Lifestyle

Everything You Need to Know About 'Hamilton' Coming to SF

Published On 12/14/2016 Published On 12/14/2016

Unless you’ve been living under a powdered wig, you’ve heard that the revolutionary Broadway musical Hamilton is bringing its historical hip-hop stylings to a San Francisco stage this spring and summer. Months before it will even open, Hamilton has already become the hottest ticket in town and probably the hottest theater ticket this town has ever seen. Even though Hamilton will run for nearly six whole months (March 10th-August 5th, 2017), tickets for almost all 165 San Francisco performances sold out in about the first 24 hours of public sales.

What makes Hamilton so special? Why does Hamilton make Book of Mormon tickets look like they were easier to get than parking tickets? The brainchild of rapper and Broadway star Lin-Manuel Miranda, Hamilton won 11 Tony Awards and a Pulitzer Prize as a hip-hop infused musical biography of founding father, first Secretary of the US Treasury, and guy on the $10 bill Alexander Hamilton. Tickets to this show on the resale market will pretty much cost you a US Treasury, and then some.

But if you’re committed to not throwing away your shot to see Hamilton in San Francisco, you can still get tickets if you’re young, scrappy, and hungry enough. We’ve got the details below, plus the latest on who’s being cast in Hamilton and the best Hamilton music you can score at record shops or online.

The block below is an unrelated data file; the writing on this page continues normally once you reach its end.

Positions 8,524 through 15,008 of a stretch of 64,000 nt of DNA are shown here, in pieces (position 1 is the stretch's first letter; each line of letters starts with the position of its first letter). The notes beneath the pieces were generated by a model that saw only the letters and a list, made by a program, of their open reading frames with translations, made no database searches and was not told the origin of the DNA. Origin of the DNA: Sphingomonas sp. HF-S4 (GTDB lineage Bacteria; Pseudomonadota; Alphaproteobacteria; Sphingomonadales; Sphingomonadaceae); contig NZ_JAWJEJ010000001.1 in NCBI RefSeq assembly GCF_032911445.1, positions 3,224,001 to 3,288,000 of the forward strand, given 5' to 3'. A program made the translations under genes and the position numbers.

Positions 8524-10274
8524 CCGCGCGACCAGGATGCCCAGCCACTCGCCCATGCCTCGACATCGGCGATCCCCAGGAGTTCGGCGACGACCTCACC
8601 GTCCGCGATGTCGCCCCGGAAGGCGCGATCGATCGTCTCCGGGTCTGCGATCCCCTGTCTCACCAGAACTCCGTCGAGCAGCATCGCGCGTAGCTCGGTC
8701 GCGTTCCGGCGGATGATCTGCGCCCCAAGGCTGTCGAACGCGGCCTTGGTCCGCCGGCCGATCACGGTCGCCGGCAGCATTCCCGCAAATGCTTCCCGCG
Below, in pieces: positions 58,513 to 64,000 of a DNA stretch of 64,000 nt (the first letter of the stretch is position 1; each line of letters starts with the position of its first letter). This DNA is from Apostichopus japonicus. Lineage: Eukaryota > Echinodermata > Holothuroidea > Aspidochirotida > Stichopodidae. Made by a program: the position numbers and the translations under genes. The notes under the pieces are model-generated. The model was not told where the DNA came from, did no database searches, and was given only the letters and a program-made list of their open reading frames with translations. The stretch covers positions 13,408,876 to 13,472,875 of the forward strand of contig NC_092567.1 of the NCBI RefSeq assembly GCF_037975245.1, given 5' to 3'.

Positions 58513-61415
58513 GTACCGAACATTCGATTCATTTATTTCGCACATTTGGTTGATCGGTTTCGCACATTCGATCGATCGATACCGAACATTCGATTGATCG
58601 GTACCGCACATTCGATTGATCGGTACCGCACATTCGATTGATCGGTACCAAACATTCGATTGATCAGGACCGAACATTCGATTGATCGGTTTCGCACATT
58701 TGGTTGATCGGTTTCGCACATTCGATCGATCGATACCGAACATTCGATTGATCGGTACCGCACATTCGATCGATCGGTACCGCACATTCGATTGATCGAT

There’s a Hamilton ticket lottery

Although no official announcement has been made, Hamilton ‘s San Francisco run is likely sold out. Never fear, tickets can still be acquired! For every single performance of Hamilton in San Francisco, there will be a “day of show lottery” wherein 44 lucky people will win tickets for the price of just $10 apiece. (Quite appropriate, since Alexander Hamilton appears on the $10 bill).

The Orpheum Theater’s parent company SHN SF has not yet announced details of the day-of-show lotteries, but they have confirmed on Twitter that there will be a daily lottery for orchestra seats for all performances with details to be announced. That means you’ll want to follow SHN SF on Twitter and Facebook to get these details when they’re made available, or at least check those social media pages pretty darned regularly for updates.

If the ticket lotteries are anything like the madhouse scenes at Hamilton’s Broadway run, you should not expect lottery tickets to be an easy acquisition. Every SHN SF production has different lottery ticket procedures, and we can’t be sure what these procedures will be for Hamilton.

But if we use the Orpheum Theater’s humongously sold out 2013 Book of Mormon production as an example, lottery participants were required to show up two and a half hours before curtain time. Participants could request one or two tickets. Winners were drawn at random, two hours before the performance, and then required to pay cash for however many tickets they’d requested.

So if you went for Hamilton rush tickets with a date, it’s possible you could both get in for $20 cash. It’s far more likely that neither of you would end up getting in, but there’s a chance. And it’s a low-risk, high-reward chance that may merit trying more than once.